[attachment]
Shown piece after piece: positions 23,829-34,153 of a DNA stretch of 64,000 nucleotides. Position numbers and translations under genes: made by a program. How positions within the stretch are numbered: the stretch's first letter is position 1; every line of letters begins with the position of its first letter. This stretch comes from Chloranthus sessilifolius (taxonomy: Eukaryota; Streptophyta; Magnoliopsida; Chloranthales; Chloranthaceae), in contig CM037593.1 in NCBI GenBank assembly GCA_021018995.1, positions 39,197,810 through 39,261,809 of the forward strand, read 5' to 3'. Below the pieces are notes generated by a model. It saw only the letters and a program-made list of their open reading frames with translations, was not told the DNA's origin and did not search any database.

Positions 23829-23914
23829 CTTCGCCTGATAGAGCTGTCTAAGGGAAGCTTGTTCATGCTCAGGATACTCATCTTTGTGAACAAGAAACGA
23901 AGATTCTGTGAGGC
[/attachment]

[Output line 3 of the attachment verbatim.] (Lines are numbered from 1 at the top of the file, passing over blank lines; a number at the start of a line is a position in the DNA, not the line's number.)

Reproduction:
23829 CTTCGCCTGATAGAGCTGTCTAAGGGAAGCTTGTTCATGCTCAGGATACTCATCTTTGTGAACAAGAAACGA